Dear #Kenyans, #POTUS does not have answers to all our problems

Ladies and Gentlemen,

It is my turn to ‘Face the Nation’. Our popular and powerful cousin is coming to town and we are justifiably excited. This is our time to address, pontificate, analyse and discuss everything about #POTUS. I therefore take liberty to make my address to the Nation of Kenya.

President Barack Obama in the Oval Office Photo Credits:

However, and which is also my reason for writing this note, I fear that we may be expecting too much from this homecoming of sorts, which journalists have billed ‘the first ever visit by a sitting US President to Kenya’.

It is no little wonder that in the last few days, we have had all manners of wish lists calling out for Obama’s attention. This ranges from the Kogelo chap asking for US-made shoes, to the Siaya Governor who wants a university, paediatric hospital and power plant. Add in the President, who is asking for help in fighting terrorism and enhancing trade between Kenya and the US. Then there are the opposition leaders who want to enlist his help in tackling graft and entrenching good governance. It is hard being Obama!

Fellow Kenyans,

Truth of the matter is that it is not #POTUS or any other outsider, with the solutions to these many problems that afflict us. Remember the maxim ‘African solutions to African problems’? That is what I am talking about.

Granted, Obama is the President of the world’s largest economy and Leader of the Free World, and even has family ties to the Great Land of Kenya. However, this is not ground enough to inundate him with our problems to the very minutiae.

I am convinced that if we were to look carefully within us, we would find solutions to these many problems that we think it requires #POTUS to solve. For instance, do we really need him to get us shoes for individuals, or even build a hospital in the county of his father’s birth? We will never become the globally competitive and prosperous nation with a high quality of life we envision by the year 2030, with this kind of mindset. It is time to decolonize our minds.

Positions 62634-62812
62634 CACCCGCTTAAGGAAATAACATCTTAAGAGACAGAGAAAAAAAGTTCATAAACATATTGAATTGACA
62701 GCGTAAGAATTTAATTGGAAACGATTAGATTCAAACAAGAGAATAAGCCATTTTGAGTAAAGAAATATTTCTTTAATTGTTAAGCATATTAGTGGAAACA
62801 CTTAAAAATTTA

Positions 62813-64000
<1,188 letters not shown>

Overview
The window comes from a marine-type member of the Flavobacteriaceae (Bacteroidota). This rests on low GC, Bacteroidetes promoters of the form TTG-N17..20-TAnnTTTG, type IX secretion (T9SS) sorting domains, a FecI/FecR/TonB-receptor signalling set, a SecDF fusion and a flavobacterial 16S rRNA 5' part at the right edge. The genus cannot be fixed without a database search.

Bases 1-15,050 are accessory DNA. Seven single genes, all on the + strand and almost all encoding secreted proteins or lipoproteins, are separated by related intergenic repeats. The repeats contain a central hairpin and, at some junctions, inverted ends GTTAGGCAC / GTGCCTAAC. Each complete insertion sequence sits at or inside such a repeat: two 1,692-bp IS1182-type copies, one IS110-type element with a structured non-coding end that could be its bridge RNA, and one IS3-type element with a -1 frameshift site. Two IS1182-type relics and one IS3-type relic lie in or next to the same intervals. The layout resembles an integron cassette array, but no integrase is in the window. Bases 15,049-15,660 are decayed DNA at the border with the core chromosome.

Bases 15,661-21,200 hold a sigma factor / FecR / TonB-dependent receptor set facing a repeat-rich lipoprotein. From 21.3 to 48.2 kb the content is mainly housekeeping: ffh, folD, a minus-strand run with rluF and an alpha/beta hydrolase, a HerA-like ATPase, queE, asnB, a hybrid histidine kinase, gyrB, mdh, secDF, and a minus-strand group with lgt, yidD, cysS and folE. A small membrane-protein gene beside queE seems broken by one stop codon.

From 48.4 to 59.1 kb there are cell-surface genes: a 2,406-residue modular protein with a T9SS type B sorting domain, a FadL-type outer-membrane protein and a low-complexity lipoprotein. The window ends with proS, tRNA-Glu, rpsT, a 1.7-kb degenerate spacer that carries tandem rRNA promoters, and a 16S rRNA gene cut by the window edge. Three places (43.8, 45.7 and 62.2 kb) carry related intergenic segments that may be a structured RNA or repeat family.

We have incredible examples of great work that is already being done by Kenyans for Kenyans. Take Nailab for instance, the startup incubator that is helping tech enterprises unlock their potential. All we need to be asking of ourselves and our leadership is how to scale these kinds of initiatives to increase impact.

Brothers and Sisters,

As the clock ticks towards the Global Entrepreneurship Summit, which is the main reason for #POTUS’ trip, let us make the most out of it; but not to expect freebies or magic from him or the entrepreneurs and other attendees who will be in town at the weekend. IN this regard, a huge shout out to the enterprising Kenyans who are taking advantage of the hype to sell merchandise and make money.

Go ye and conquer the world when it comes to town at the weekend!

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Posted by on July 22, 2015 in Uncategorized


Open Letter to Africa: #ListenToSouthSudan

Fellow Africans,

Under different circumstances, I would have relished such an opportunity to address the continent. However, the issue at hand is so disturbing that there is absolutely nothing enjoyable about making the statements that I am about to.

It is about South Sudan – the continent’s newest nation that we welcomed in 2011 with pomp and celebration.

Only a few years later, we’ve abandoned South Sudan at a time when they need us most. We have chosen to stand by and watch in silence as innocent people of South Sudan are butchered in a conflict that they are mere pawns.

Whatever happened to Ubuntu — the African humanness! The Ubuntu philosophy stresses humanity towards others, which is at the core of being African. As a people, we have abdicated this responsibility. Apart from the gallant social media citizens, we have remained silent to the cries of the people of South Sudan.

It is time we rose up and took action. In our own little ways, we have a contribution to make in addressing the suffering of the great people of South Sudan. Let us show the rest of the world that indeed ‘it is time for Africa’ — and that this is not just a line from a song. Which better opportunity is there to demonstrate that we can develop African solutions to African problems?